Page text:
Keystone, Georgios Kefalas/AP
Franz B. Humer, chairman and CEO of
Roche Holding AG.

Foreign Investment in U.S. Continues With Roche's Genentech Bid

July 22, 2008 11:22 AM
by Anne Szustek
Roche’s proposal to acquire the portion it doesn’t already own of U.S. biotech firm Genentech is but the latest in a long-term cycle of foreign purchases of American holdings.

30-Second Summary

Roche, the Swiss pharmaceutical giant, is proposing to buy the 44 percent it doesn't yet own of of California-based Genentech, offering $89 per share—8.8 percent higher than Genentech’s Friday closing price. It's the latest entry in a convoluted corporate timeline for Genentech, which went public in 1980. Roche acquired a majority stake in Genentech in 1990 and the rest in 1999, only to sell a minority stake to the public a short while later.  It is that stake that Roche now seeks to again acquire.

Thanks to the sagging U.S. dollar, even premium purchases are inexpensive to foreign firms such as the Swiss-franc wielding Roche, whose principal currency is less prone to market shocks.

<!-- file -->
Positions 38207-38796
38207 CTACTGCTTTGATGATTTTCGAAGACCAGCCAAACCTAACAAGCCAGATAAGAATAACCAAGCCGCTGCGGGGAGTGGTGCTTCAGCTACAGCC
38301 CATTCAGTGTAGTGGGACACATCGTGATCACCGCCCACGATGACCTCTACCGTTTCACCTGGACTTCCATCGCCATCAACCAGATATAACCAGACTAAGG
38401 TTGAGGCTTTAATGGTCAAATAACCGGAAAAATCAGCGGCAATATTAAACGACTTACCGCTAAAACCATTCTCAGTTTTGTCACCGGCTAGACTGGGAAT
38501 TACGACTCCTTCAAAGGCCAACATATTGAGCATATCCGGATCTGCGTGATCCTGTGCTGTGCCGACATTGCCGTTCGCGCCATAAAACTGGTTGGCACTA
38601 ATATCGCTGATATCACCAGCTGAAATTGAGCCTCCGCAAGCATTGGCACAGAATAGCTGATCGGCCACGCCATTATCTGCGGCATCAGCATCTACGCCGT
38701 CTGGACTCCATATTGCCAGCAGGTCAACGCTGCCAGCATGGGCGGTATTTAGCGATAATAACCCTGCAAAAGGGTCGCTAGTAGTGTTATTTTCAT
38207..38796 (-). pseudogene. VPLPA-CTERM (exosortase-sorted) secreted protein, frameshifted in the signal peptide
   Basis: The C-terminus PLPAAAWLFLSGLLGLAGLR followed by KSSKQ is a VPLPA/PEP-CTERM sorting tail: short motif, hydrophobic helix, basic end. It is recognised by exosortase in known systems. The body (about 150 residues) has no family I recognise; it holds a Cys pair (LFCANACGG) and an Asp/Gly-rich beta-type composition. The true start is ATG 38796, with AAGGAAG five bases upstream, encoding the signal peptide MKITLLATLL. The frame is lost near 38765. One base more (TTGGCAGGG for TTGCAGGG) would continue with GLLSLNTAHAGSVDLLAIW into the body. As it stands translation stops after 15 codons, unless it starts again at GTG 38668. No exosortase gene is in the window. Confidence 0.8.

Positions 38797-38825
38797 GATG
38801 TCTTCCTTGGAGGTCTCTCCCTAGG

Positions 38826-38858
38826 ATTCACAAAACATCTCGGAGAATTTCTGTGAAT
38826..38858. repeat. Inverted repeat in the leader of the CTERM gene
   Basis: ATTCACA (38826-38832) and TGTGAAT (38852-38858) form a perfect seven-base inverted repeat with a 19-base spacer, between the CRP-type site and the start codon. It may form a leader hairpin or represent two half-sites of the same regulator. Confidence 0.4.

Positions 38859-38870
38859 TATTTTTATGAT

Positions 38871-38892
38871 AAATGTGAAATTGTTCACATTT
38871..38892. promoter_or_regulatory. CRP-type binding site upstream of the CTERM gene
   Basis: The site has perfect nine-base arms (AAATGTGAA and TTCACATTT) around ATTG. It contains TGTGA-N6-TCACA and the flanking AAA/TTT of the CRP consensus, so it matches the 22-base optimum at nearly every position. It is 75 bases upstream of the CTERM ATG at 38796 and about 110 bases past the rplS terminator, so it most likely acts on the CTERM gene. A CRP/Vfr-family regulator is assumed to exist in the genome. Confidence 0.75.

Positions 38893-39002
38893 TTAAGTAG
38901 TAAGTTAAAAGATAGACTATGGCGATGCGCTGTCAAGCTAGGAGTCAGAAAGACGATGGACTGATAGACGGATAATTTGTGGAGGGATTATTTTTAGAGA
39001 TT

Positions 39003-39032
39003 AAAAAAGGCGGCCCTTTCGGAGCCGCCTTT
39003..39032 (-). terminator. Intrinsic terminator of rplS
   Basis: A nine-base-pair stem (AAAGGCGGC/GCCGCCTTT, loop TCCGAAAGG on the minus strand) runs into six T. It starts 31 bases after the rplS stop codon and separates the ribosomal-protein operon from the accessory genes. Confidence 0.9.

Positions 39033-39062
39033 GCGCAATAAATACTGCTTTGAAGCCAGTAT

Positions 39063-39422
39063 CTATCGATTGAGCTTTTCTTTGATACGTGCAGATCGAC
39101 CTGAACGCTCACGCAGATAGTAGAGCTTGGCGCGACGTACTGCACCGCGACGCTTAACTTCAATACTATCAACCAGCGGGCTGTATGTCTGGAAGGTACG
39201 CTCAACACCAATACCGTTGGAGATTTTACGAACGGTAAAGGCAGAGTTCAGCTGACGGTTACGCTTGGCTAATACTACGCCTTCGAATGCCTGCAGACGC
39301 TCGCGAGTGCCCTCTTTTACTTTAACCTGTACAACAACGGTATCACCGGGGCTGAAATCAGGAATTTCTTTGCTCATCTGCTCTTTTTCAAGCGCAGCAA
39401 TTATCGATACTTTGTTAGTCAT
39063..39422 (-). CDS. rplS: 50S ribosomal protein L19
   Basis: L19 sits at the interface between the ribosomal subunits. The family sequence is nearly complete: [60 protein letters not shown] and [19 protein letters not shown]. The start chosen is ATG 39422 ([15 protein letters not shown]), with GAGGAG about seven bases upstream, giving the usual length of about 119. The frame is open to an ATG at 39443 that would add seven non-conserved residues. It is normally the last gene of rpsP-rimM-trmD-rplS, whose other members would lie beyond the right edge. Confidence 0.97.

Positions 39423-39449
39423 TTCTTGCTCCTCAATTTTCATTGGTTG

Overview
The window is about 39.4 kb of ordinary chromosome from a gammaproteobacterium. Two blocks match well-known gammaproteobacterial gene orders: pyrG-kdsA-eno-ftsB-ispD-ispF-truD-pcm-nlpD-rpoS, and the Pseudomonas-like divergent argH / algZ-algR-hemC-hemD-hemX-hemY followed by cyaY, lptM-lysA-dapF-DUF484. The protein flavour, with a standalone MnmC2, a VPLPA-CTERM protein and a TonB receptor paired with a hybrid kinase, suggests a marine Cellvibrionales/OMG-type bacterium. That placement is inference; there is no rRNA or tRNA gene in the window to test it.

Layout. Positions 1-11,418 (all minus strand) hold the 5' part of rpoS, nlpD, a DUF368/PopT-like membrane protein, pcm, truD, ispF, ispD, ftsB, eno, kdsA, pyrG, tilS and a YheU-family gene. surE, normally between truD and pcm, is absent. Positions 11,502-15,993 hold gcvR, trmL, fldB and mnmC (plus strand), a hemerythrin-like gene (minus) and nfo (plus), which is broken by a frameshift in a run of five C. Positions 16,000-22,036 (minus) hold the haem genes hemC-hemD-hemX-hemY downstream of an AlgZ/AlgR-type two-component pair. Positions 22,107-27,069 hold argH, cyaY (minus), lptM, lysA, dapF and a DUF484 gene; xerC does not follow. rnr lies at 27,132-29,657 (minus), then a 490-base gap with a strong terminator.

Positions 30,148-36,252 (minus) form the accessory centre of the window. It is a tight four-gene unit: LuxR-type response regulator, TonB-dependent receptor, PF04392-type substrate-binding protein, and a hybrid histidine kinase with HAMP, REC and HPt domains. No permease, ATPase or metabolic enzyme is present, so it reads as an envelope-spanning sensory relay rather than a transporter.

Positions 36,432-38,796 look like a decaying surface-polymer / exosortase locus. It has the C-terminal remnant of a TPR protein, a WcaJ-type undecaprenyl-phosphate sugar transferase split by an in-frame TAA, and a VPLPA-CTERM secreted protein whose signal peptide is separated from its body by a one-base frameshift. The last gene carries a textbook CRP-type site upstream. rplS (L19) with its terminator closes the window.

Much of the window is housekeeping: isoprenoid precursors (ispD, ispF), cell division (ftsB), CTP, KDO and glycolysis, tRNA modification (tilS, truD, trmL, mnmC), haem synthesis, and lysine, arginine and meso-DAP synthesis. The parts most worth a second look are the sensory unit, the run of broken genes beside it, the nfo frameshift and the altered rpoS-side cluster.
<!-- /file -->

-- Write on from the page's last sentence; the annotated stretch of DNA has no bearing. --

Weiss Capital Management’s Mike Burnick told CNBC, “European countries with very strong currencies of their own are picking up classic American corporations. You’re looking at a lot of cheap helpings that look particularly attractive.”

American stalwarts recently the subjects of major foreign investment include Anheuser-Busch, Citigroup, and the Chrysler Building.

The Japanese real estate investments of the early 1990s were rooted in the same circumstances that are bringing about the recent heavy foreign investment, including those by the UAE sovereign wealth funds. And both developments were met with populist alarm over America's crown jewels being acquired by foreigners.

But, as Warren Buffett pointed out in his annual letter to Berkshire Hathaway shareholders this spring, “There’s been much talk recently of sovereign wealth funds and how they are buying large pieces of American businesses … When we force-feed $2 billion daily to the rest of the world, they must invest in something here.” Like economies themselves, foreign investments ebb and flow, he argues.

CNBC also points out that the current economy may dissuade some companies from pursuing M&A, with buyouts limited to cases of clear synergies.

See Reuters coverage

Headline Links: Roche moves to buyout rest of Genentech

Background: Genentech stock timeline, performance of the Swiss franc, sovereign wealth funds

Historical Context: Cyclicity of foreign M&A activity

Related Topics: Other foreign capital influxes to U.S. firms

Opinion & Analysis: Perspectives on foreign investment, biotech buyouts

Reference: U.S. economy guide


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